JAIPUR -- Bollywood filmmaker Karan Johar yesterday said India is a "tough country" where speaking about personal life can land people behind the bars and he did not want to fight the "governance" by talking of issues like "intolerance".
"We are in a tough country and to speak about one's personal life in today's time can land you in jail," the director-producer said at the ninth edition of the Jaipur Literature Festival.
He was in conversation with author Shobhaa De and his biographer Poonam Saxena on his upcoming biography "An Unsuitable Boy".
Johar, who has made films on contentious issues such as homosexuality (Dostana, 2008) and relationships outside wedlock (Kabhi Alvida Naa Kehana, 2006), said as a filmmaker he felt bound at every level.
"I feel bound on every level, be it what I put out on the celluloid or what I say in print. I feel like there is always some kind of a legal notice awaiting me everywhere I go."
"I've become some kind of an FIR king," Johar said referring to the controversy over the AIB roast, staged in Mumbai last year which involved the western concept of insult comedy.
The Bombay High Court recently asked Mumbai police not to file charge sheet against the filmmaker and others facing a criminal case for allegedly using obscene language on the show.
Johar said he did not want to fight the "governance" by speaking out on "intolerance" like his colleagues in Bollywood industry did last year.
"Look what happened as a result of anyone who said anything on it. I make movies, I'm fighting megalomaniac movie stars everyday. Do I need to fight the governance?
"We're fighting the censor with every film. You write anything, you can't say anything. How are we democratic then?" he posed.
Talking about section 377 of the Indian penal code, which criminalises same sex relationships, Johar said "it's a hurdle we need to combat."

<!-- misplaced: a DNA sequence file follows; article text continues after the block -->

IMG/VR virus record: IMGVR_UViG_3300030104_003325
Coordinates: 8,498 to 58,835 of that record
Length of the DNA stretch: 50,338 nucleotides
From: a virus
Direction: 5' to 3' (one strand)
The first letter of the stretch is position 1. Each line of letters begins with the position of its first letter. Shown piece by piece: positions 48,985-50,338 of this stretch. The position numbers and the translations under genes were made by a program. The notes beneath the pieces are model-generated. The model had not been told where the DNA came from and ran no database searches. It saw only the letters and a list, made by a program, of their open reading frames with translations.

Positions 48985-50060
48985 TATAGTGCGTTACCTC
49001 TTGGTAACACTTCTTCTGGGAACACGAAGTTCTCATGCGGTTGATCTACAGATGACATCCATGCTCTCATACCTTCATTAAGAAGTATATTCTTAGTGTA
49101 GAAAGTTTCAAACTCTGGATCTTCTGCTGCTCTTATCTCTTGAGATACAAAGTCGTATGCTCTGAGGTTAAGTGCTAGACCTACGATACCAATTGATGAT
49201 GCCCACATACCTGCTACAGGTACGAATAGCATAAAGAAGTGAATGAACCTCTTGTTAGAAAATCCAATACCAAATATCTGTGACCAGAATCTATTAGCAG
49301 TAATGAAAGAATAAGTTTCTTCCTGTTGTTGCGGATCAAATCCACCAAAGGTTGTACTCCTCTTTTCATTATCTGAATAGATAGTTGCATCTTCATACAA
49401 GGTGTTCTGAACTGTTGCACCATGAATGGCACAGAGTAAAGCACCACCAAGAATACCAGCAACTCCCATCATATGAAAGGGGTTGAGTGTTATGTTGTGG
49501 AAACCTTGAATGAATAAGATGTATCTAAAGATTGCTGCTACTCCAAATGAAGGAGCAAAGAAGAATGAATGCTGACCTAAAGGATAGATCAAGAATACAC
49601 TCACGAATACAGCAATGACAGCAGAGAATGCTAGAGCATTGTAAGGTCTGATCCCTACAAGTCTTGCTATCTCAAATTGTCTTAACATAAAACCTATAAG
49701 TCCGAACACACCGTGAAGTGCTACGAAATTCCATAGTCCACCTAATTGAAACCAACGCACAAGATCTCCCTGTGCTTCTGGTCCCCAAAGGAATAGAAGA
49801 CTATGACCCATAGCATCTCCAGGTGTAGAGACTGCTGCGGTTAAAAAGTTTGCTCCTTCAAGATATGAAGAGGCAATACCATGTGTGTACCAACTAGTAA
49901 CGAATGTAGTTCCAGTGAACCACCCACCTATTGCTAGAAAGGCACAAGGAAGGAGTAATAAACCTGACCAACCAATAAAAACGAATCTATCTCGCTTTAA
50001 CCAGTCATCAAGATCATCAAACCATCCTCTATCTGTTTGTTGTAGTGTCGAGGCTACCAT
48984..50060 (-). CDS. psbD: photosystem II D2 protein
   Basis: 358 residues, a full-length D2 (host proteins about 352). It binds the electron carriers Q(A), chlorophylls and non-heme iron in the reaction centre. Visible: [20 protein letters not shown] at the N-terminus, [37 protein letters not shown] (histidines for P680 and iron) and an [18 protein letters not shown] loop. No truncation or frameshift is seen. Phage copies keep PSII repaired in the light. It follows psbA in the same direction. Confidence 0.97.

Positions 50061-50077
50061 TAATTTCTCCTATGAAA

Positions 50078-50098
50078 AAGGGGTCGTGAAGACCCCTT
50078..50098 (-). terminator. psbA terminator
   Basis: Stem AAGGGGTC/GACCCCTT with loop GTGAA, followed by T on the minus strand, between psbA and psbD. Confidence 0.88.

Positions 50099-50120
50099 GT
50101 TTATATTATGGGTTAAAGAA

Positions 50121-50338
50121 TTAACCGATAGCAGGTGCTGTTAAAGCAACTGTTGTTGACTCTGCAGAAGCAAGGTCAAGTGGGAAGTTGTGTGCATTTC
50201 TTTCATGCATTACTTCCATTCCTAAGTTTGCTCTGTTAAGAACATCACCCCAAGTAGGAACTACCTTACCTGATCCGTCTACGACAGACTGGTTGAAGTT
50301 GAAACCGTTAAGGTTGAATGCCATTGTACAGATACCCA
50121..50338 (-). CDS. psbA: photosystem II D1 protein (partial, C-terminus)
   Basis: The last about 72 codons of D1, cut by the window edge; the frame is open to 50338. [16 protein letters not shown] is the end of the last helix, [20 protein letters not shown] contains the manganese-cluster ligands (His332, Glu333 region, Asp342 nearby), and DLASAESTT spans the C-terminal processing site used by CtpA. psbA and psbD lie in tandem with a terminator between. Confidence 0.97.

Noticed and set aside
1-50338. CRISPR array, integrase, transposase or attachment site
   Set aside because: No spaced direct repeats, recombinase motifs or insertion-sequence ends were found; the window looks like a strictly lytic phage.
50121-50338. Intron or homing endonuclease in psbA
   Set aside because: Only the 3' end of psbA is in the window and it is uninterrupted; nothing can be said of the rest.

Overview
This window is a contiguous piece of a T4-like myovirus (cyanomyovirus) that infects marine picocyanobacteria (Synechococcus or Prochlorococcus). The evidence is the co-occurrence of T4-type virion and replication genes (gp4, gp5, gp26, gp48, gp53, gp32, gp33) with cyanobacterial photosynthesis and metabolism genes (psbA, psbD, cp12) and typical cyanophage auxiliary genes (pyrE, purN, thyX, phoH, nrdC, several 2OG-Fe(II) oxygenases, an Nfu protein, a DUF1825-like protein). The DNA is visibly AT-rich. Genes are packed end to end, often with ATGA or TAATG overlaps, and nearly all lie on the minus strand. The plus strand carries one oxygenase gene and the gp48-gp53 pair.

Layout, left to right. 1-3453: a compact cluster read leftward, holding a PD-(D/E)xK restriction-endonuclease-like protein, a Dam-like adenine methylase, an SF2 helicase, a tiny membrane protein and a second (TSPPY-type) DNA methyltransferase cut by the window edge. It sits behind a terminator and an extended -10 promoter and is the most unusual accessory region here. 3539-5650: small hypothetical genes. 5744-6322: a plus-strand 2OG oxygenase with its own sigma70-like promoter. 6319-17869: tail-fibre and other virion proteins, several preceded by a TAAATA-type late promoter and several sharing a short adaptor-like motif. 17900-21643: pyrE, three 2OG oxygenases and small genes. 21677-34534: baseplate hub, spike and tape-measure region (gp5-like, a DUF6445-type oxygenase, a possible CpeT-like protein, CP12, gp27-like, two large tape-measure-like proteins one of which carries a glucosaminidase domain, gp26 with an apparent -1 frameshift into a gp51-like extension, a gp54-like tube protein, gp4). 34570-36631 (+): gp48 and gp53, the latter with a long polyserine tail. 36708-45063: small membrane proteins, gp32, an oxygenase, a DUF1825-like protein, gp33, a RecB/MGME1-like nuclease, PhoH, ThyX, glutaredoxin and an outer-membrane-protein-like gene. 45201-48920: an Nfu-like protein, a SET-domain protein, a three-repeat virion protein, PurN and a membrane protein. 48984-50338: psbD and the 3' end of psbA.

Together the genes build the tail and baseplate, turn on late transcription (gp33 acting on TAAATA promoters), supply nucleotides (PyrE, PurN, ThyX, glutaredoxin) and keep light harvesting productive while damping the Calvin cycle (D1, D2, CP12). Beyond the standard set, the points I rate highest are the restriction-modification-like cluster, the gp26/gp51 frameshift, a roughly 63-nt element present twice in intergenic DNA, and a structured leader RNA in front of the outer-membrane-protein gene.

He also said he appreciated endeavours made by politicians like Shashi Tharoor who had brought up the bill in the last Parliament session.
"You can change the way the governance works, but how do you change the sensibility of the average man in the house, it doesn't matter what bill you pass and what dharna you do until the DNA or the mental fabric (of society) changes," the 43-year-old said.
Johar also said he doesn't "judge" people who don't come out about their sexuality.
The director who has made blockbusters such as Kuch Kuch Hota Hain (1998), and Kabhi Khushi Kabhi Gham (2001), among others shared an anecdote when he tried to pull a prank on a friend who he thought secretly stocked beef.
"We set up two policemen to go and arrest him ... And it was a successful prank. That guy was horrified," said Johar adding that the incident could have turned serious had it not been a joke.
Meanwhile, other topics in the conversation included Johar's secluded childhood in South Bombay to his family's hard times, his obsessions with film songs and the importance of following your dreams.
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